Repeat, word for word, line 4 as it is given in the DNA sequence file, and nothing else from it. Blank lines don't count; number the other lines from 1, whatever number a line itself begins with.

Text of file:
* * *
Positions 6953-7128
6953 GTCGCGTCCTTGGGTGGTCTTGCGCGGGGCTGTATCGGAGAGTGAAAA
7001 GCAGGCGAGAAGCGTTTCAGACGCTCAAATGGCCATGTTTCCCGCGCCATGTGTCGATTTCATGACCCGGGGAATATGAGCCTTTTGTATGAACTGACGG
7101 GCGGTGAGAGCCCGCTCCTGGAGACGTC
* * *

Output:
7101 GCGGTGAGAGCCCGCTCCTGGAGACGTC